If your guinea pig is expecting a litter of pups, you are in for a treat! Not only will the newborn "piglets" appear completely furred, with a full set of teeth and capable of eating solid food within hours of delivery, you will have the pleasure of getting to know these highly social creatures right from the start.
Newborn guinea piglets can range from 3 to 6 inches in length. A typical litter may have anywhere from one to six pups, and the larger the litter, the smaller the pups will usually be. Although they can eat solid food almost immediately after birth, they still need to nurse and will not be completely weaned off of their mother's milk for three to six weeks. It is fine to carefully handle your new guinea pig pups during this time, but be sure to allow them plenty of time with their mother, as well.
Separating your Piglets
By the time your piglets are 6 weeks old, the females are sexually mature and can become pregnant. It is important to separate your litter at this time to avoid inbreeding between the brothers and sisters, which could lead to genetic abnormalities in the next generation. To determine which are male and which are female, gently press on each pup's lower belly. A small protrusion will appear in the genital area if it is a male. If the pup is a female, there will be no protrusion.
Growing Your Pig
Your baby piglets will grow rapidly and may even double their size to 6 to 8 inches by the time they are 8 weeks old. Feed your pups a high-fiber diet of timothy hay and grasses, and allow them to nurse on their mother's milk for the first three to six weeks after birth. Be sure to include sources of vitamin C every day. A piece of orange or bits of kale, dandelion greens or a few berries each day is enough to ensure your baby pigs stay healthy.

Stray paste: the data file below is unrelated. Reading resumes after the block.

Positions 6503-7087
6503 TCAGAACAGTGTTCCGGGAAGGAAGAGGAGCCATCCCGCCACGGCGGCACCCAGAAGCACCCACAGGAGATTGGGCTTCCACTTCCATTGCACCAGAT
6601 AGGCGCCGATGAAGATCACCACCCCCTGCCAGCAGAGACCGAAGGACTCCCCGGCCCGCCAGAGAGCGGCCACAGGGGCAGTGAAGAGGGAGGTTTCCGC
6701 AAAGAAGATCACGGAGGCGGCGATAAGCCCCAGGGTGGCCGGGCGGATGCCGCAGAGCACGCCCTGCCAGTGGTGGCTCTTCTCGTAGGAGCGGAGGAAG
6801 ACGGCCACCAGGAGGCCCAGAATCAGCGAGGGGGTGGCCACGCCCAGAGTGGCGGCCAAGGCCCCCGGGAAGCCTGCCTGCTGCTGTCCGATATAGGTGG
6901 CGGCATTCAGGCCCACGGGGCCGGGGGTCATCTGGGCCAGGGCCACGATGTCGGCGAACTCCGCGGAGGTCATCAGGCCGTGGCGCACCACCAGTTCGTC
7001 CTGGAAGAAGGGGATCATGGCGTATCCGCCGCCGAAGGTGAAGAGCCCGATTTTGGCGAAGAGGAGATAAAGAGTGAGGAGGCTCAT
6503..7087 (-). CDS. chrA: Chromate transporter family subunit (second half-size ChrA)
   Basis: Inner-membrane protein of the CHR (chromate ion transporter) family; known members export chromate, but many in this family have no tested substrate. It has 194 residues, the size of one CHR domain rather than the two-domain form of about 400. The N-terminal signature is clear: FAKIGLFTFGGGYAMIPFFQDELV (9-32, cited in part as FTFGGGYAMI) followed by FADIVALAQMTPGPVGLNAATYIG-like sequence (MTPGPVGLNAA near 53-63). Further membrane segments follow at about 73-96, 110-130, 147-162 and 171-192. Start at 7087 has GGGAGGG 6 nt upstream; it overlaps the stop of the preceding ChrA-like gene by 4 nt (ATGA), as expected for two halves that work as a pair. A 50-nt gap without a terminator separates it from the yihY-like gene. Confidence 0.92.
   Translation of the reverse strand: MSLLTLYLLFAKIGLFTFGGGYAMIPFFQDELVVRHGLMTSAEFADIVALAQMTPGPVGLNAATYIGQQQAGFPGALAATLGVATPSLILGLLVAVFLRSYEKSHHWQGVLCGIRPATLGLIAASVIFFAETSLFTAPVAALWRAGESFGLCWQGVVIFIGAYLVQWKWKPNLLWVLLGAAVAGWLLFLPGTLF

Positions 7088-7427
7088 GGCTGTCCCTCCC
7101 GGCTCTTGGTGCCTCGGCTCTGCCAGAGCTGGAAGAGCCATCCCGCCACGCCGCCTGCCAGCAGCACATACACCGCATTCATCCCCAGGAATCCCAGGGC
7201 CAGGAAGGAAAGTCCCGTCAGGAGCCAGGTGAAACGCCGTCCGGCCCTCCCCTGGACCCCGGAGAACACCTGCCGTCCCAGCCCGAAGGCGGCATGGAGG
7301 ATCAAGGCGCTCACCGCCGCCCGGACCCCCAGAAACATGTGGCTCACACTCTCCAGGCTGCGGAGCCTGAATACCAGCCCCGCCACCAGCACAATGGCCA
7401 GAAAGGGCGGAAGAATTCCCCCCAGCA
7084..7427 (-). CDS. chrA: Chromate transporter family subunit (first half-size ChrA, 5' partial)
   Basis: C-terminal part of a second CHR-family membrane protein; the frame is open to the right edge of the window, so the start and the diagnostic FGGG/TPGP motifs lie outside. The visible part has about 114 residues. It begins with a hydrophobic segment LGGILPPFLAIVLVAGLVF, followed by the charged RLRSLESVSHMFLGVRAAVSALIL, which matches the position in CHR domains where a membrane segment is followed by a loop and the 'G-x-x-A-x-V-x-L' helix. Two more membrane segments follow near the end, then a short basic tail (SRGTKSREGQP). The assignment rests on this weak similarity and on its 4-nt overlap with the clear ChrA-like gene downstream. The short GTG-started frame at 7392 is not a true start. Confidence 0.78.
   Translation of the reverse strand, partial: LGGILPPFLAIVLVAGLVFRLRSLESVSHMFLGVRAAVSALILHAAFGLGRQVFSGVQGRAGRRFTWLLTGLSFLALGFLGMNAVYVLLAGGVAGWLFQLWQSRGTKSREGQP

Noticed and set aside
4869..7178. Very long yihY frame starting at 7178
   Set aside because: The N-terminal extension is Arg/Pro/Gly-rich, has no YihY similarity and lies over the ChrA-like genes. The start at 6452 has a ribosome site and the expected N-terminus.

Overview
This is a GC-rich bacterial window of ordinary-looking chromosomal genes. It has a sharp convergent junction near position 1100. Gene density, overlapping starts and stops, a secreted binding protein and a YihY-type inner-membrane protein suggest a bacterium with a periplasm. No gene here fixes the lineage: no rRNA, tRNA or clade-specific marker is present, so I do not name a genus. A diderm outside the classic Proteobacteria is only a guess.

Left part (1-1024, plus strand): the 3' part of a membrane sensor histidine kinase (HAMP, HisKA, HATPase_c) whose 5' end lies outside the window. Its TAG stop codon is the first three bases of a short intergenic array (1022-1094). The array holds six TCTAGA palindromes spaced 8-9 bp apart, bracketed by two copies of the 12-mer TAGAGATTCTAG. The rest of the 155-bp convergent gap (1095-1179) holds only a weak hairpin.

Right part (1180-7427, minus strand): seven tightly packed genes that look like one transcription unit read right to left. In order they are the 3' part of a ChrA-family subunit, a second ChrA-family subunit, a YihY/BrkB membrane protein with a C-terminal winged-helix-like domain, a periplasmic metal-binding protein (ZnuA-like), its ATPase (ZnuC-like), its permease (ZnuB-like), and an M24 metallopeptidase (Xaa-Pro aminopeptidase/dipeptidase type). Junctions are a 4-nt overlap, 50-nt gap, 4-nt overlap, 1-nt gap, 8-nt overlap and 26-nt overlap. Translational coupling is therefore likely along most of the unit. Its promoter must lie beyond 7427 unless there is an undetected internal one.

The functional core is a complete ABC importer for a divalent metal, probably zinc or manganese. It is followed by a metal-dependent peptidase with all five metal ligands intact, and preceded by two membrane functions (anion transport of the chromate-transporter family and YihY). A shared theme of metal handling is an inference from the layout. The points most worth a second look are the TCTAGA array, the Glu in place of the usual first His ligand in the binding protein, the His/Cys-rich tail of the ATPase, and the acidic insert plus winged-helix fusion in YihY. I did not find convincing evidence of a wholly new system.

By the time your pigs are 16 weeks old, they will have matured considerably, reaching a length of 8 to 10 inches. Feed your developing pigs specially-formulated guinea pig pellets twice a day, in addition to an unlimited supply of hay or grass to ensure their proper development. Maturing female pigs will need additional vitamin C to keep them healthy, so add vitamin C drops to their fresh water each day.
Your guinea pig will be fully grown by 18 months old and will typically be anywhere from 8 to 12 inches from his nose to his rear end. Fully grown pigs will benefit from a diet of timothy hay and guinea pig pellets, with a few healthy bits of fruits and vegetables thrown in for good measure. Be careful not to overfeed your fully grown pig, as too many treats can pack on the pounds or create digestive difficulties that may lead to a cycle of illness.
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